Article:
Allison Arevalo and Erin Wade, of Oakland's Homeroom, have turned mac and cheese into a lifestyle at their temple to the comfort classic.
Offering everything from the standard (Classic Mac) to twisted reincarnations (Trailer Mac—with Niman Ranch hot dog and topped with crushed potato chips), they are truly using their noodles. Get 50 recipes from their repertoire in The Mac + Cheese Cookbook—or taste a sneak peek with the one below, and say good morning to mac.
1/2 pound dried elbow pasta
1/2 pound sliced bacon
2 cups Mac Sauce (see below)
2 cups grated extra-sharp, aged Cheddar cheese
1/2 cup panko (Japanese bread crumbs)
2 tablespoons unsalted butter
4 large eggs
Freshly ground black pepper
1. Cook the pasta in salted boiling water until a little less than al dente.
2. Drain, rinse with cold water, and drain the pasta again.
3. Preheat the oven to 400°F.
4. Cook the bacon in a frying pan over high heat until crispy, about 8 minutes.
5. Remove extra grease by patting the strips with a paper towel, and then cut into bite-size pieces.
6. Add the sauce and cheese to a large, heavy-bottomed pot and cook over medium heat. Stir until the cheese is barely melted, about 3 minutes.
7. Add the bacon and stir to combine.
8. Slowly add the cooked pasta, stir, and continue cooking while stirring continuously until the dish is nice and hot, another 5 minutes.
9. Spoon the mac and cheese into 4 individual, 5-inch-diameter ovenproof bowls.
10. Sprinkle the panko evenly on top of each bowl.
11. Bake until bubbly, 10 to 15 minutes.
12. While the macs are cooking, fry the eggs: Melt 1 tablespoon of the butter in a large sauté pan over medium-high heat.
13. Crack 2 of the eggs into the pan, cover, and let cook undisturbed for 3 to 4 minutes. The eggs are done when all the egg white is completely opaque, and the yolk is still nice and bright.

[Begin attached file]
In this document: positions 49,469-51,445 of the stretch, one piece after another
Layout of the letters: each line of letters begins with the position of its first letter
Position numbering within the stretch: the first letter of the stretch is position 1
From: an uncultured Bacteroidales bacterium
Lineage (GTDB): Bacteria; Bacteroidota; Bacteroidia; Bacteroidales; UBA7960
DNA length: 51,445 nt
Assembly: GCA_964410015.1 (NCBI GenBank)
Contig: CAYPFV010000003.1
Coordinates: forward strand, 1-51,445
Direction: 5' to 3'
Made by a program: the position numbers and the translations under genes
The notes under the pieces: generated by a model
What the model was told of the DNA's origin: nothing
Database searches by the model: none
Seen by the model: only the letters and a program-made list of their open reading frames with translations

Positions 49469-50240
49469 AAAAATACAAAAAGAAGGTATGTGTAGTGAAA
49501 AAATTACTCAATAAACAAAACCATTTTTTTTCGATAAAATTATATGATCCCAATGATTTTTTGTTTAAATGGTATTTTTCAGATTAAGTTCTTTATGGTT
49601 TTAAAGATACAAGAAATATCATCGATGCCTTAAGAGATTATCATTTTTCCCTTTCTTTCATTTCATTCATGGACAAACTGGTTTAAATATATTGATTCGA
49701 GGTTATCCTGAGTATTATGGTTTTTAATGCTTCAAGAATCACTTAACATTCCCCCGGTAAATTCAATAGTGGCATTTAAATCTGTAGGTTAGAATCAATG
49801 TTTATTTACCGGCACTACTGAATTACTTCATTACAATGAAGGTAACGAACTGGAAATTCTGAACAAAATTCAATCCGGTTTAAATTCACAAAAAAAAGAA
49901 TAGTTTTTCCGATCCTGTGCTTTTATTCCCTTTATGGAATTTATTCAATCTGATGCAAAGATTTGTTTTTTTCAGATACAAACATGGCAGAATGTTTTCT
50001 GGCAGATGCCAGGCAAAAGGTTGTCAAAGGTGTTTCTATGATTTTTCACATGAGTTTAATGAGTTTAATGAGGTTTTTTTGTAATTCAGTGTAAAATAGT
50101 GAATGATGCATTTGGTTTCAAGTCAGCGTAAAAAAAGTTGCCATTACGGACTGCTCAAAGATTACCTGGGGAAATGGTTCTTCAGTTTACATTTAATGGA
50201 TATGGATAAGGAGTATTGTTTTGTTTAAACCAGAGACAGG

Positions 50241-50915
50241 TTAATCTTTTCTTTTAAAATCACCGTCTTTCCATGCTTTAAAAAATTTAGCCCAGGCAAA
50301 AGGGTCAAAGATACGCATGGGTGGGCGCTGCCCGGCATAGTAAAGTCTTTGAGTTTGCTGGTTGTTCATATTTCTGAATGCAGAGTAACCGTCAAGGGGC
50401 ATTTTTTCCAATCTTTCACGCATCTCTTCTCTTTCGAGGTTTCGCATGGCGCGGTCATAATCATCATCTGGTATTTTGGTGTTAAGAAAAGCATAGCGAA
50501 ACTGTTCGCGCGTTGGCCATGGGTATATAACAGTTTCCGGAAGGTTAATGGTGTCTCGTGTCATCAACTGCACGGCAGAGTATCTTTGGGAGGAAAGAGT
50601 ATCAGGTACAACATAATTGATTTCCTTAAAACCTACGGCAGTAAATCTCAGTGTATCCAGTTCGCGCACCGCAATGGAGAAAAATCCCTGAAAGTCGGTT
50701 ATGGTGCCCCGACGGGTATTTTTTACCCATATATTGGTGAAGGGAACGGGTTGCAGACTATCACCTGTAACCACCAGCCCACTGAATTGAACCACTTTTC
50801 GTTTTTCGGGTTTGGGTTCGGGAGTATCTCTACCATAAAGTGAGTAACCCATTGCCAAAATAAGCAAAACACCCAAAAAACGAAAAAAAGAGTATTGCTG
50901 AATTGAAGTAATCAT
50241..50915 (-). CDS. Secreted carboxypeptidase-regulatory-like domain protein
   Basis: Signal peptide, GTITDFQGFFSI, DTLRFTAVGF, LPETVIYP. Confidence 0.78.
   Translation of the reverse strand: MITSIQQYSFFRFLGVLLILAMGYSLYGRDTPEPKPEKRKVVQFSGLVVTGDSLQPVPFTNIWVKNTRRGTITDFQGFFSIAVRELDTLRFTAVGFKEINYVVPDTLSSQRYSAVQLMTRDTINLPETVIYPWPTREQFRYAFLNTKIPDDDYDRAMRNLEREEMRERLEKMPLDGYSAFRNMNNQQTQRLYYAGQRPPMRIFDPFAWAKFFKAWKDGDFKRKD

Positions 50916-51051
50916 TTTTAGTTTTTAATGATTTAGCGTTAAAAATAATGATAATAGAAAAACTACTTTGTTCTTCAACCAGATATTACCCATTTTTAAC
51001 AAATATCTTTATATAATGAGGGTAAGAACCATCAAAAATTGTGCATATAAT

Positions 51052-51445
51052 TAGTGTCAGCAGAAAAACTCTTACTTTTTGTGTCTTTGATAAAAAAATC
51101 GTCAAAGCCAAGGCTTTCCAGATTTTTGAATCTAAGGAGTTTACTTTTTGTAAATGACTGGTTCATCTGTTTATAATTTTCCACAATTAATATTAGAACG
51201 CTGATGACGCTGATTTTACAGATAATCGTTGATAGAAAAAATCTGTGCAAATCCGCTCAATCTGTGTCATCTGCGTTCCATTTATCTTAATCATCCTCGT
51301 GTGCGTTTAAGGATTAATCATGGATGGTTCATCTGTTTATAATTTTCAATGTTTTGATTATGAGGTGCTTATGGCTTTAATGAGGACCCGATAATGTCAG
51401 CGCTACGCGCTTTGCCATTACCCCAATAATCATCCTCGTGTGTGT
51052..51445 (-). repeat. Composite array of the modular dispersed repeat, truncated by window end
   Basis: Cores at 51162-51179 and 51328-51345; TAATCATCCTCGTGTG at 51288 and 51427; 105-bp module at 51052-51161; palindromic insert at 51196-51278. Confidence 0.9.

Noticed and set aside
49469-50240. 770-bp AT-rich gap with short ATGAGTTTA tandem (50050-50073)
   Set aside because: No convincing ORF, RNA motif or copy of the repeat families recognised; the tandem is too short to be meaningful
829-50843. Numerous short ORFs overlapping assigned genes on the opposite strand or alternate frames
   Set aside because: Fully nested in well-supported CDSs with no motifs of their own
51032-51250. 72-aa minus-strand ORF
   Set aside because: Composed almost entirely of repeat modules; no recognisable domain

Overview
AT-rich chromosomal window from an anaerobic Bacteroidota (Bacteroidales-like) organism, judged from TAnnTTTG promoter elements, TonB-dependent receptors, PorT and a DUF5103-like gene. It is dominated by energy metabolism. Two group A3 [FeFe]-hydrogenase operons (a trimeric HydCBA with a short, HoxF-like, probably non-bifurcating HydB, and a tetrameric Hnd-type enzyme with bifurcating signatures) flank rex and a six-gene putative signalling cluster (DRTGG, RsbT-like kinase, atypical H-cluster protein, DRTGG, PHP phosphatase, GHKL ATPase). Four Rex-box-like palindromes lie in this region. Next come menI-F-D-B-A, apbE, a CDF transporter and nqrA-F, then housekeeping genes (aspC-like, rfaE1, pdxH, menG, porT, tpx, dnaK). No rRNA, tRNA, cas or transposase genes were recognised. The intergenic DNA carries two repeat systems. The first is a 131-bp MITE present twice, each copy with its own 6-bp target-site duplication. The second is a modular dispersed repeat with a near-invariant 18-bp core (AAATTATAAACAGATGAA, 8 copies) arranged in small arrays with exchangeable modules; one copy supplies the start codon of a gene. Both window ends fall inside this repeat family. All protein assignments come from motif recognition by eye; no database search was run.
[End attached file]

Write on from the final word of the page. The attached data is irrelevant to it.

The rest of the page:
14. Slide the eggs onto a plate and repeat with the remaining tablespoon of butter and 2 eggs.
15. Remove the macs from the oven, and slide a fried egg on top of each one.
16. Top each egg with some black pepper. Serve immediately.
Beer Pairing: IPA
Wine Pairing: Rosé
Mac Sauce (Béchamel 101)
(Makes 3 cups)
3 cups whole milk
1/2 cup unsalted butter
1/2 cup all-purpose flour
2 teaspoons kosher salt or 1 teaspoon table salt
1. Heat the milk in a pot over medium heat until it just starts to bubble, but is not boiling, 3 to 4 minutes. Remove from the heat.
2. Heat the butter over medium heat in a separate, heavy-bottomed pot. When the butter has just melted, add the flour and whisk constantly until the mixture turns light brown, about 3 minutes. Remove from the heat.
3. Slowly pour the warm milk, about 1 cup at a time, into the butter-flour mixture, whisking constantly. It will get very thick when you first add the milk, and thinner as you slowly pour in the entire 3 cups. This is normal.
4. Once all the milk has been added, set the pot back over medium-high heat, and continue to whisk constantly. In the next 2 to 3 minutes the sauce should come together and become silky and thick.
5. Use the spoon test to make sure it's ready. To do this, dip a metal spoon into the sauce—if the sauce coats the spoon and doesn't slide off like milk, you'll know it's ready. You should be able to run your finger along the spoon and have the impression remain.
6. Add the salt.
7. The Mac Sauce is ready to use immediately and does not need to cool. Store it in the fridge for a day or two if you want to make it ahead of time—it will get a lot thicker when put in the fridge, so it may need a little milk to thin it out a bit when it comes time to melt in the cheese. Try melting the cheese into the sauce first, and if it is too thick then add milk as needed.
Reprinted with permission from The Mac + Cheese Cookbook: 50 Simple Recipes from Homeroom, America's Favorite Mac and Cheese Restaurant, by Allison Arevalo and Erin Wade, copyright 2013. Published by Ten Speed Press, a division of Random House, Inc.